Embattled Minnesota college head to retire next year
Apr 3, 2023, 9:07 AM
ST. PAUL, Minn. (AP) — The president of a private university in Minnesota that was criticized for firing a professor who showed a depiction of the Prophet Muhammad in an art history class announced Monday that she is retiring next year.
Hamline University said in a statement that the retirement of President Fayneese Miller will take effect on June 30, 2024.
Neither Miller nor the university directly referenced the controversy in the statement announcing her upcoming departure and search for a replacement. The closet the statement came was when Miller expressed pride in “creating a sense of belonging for all on campus.”
Issues arose in October when Erika López Prater showed a 14th-century painting depicting the Prophet Muhammad to her students as part of a lesson on Islamic art after warning them beforehand and giving them an opportunity to opt out. She has sued the liberal arts school in St. Paul over Miller’s decision not to renew her contract.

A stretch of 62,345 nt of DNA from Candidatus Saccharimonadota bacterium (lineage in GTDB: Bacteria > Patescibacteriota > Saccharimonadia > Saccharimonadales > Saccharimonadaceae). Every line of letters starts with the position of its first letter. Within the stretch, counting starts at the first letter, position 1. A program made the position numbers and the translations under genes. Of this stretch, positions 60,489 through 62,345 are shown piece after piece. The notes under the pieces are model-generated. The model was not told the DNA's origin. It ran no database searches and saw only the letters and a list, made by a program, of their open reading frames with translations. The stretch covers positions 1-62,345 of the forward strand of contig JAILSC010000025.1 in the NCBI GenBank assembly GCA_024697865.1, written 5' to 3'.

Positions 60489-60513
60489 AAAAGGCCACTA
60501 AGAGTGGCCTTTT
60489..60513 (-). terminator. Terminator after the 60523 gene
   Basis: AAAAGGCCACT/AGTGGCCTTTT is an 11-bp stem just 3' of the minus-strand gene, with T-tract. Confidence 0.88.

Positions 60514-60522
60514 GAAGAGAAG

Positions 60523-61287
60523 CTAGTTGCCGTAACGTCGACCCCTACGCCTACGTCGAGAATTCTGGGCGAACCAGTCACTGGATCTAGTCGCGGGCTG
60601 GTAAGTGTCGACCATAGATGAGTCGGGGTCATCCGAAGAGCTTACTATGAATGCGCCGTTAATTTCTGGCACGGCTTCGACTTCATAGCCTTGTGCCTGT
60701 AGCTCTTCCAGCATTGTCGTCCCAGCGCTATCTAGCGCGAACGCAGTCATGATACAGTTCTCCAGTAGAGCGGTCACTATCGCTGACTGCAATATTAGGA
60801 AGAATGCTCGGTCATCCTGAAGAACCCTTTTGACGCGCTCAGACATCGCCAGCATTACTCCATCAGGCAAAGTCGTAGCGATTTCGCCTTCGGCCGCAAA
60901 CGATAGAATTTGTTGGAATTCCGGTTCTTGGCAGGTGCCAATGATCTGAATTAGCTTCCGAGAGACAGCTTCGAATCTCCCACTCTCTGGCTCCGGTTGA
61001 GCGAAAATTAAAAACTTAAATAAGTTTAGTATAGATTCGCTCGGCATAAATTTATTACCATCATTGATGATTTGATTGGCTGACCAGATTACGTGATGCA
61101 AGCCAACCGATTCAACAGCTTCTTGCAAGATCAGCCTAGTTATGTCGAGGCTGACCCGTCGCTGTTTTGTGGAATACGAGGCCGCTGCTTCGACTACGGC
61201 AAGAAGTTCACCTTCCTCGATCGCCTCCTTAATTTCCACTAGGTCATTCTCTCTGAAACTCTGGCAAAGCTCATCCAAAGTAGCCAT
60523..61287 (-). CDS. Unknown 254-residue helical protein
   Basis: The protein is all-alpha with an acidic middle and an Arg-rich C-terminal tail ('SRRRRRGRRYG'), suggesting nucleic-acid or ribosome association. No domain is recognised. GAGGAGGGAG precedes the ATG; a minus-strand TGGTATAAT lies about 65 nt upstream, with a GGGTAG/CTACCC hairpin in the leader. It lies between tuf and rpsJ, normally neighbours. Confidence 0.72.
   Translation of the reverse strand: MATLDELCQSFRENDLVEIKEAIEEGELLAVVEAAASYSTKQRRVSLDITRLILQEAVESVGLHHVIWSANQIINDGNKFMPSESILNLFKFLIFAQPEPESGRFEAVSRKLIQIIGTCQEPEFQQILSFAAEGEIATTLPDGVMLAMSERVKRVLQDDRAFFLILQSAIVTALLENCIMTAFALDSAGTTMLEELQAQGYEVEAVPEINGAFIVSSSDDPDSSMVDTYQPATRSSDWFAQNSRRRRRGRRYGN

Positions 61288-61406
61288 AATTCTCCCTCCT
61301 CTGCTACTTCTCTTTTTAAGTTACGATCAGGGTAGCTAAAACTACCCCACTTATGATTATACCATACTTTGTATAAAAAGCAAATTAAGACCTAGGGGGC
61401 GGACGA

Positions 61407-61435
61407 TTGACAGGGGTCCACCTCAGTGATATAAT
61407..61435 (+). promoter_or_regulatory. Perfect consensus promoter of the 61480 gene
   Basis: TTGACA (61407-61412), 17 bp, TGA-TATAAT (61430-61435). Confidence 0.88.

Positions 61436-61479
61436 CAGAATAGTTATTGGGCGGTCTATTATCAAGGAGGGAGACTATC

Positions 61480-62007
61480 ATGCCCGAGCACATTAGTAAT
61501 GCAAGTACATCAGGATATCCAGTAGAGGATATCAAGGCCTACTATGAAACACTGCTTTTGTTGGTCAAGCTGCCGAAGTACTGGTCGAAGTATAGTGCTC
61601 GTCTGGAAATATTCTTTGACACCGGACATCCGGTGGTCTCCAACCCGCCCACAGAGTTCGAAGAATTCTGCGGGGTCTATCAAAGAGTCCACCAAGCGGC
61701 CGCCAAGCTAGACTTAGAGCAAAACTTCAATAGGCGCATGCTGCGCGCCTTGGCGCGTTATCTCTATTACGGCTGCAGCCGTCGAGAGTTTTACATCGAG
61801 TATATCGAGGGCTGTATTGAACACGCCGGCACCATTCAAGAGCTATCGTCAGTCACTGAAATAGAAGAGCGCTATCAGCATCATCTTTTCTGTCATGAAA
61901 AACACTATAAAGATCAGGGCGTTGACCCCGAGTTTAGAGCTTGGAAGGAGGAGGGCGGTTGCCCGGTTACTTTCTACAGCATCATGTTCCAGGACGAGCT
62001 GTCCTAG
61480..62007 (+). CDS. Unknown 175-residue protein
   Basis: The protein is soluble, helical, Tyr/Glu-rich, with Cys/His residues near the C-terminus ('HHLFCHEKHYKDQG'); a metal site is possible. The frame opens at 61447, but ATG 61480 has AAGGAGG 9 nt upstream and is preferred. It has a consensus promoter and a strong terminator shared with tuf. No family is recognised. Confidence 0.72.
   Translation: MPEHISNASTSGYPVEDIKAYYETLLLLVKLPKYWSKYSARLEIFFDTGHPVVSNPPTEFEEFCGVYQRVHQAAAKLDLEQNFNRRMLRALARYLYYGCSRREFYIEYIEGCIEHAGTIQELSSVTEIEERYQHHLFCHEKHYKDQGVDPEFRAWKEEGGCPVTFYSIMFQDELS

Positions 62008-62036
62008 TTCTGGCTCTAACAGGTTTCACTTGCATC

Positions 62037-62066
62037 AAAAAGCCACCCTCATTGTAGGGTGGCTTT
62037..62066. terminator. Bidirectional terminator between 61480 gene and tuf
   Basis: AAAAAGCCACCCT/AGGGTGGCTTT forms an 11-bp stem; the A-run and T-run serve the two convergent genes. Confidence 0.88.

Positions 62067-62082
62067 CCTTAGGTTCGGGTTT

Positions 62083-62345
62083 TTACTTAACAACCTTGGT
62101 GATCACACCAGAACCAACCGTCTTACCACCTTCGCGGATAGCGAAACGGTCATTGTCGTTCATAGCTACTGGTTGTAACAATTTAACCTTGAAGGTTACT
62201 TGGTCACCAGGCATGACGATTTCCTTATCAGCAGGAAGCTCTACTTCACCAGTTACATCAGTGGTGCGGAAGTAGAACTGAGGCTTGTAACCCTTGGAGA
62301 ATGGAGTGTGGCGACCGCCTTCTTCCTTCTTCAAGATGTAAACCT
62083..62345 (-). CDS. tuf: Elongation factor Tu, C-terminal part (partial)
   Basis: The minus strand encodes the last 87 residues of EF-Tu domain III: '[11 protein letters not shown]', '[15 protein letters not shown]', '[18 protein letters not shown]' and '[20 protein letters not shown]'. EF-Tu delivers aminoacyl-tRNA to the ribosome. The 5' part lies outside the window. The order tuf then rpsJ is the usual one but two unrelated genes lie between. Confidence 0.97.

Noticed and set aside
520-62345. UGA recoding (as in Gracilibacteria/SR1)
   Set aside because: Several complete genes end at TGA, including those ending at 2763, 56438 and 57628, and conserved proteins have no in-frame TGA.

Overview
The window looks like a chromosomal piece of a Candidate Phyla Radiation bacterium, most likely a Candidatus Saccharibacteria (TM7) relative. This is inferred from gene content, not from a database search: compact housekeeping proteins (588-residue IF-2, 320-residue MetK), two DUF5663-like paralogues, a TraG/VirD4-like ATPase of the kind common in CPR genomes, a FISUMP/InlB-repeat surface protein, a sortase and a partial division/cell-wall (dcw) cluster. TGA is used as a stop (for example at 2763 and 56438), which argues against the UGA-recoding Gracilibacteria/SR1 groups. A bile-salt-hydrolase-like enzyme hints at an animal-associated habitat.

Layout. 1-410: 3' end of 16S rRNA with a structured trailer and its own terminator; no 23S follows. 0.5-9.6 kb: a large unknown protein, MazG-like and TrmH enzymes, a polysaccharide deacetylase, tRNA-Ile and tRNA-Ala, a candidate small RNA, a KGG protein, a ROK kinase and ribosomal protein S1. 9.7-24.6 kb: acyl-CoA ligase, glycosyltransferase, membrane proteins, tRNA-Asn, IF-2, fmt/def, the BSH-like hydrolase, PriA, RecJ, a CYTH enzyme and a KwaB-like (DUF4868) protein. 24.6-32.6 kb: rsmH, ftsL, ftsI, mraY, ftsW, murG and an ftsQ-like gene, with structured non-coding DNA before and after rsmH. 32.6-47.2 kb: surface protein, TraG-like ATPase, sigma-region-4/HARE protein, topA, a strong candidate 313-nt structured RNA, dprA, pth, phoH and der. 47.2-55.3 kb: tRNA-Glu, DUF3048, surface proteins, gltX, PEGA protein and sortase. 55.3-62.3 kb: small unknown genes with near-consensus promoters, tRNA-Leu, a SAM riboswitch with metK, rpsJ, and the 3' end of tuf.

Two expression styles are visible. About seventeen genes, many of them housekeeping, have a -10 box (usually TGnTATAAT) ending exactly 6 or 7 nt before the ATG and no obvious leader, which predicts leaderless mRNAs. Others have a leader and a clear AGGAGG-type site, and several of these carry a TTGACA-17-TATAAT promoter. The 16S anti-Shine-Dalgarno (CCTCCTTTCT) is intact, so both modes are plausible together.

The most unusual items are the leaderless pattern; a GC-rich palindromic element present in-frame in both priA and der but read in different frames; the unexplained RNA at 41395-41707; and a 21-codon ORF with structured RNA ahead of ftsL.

While leaders of some local Muslim groups have criticized López Prater, the national office of the Council on American-Islamic Relations disputed claims that her actions were Islamophobic. The group said professors who analyze images of the Prophet Muhammad for academic purposes are not the same as “Islamophobes who show such images to cause offense.”
Faculty at the school were so upset that they called in a January vote for Miller to resign, objecting to what they considered a violation of academic freedom.
But several student groups defended her in a letter to the student newspaper. The letter said Miller has been a consistent supporter of students, and the faculty’s call for her resign betrayed them.
After criticism from across the country, Miller ultimately conceded that she mishandled the episode.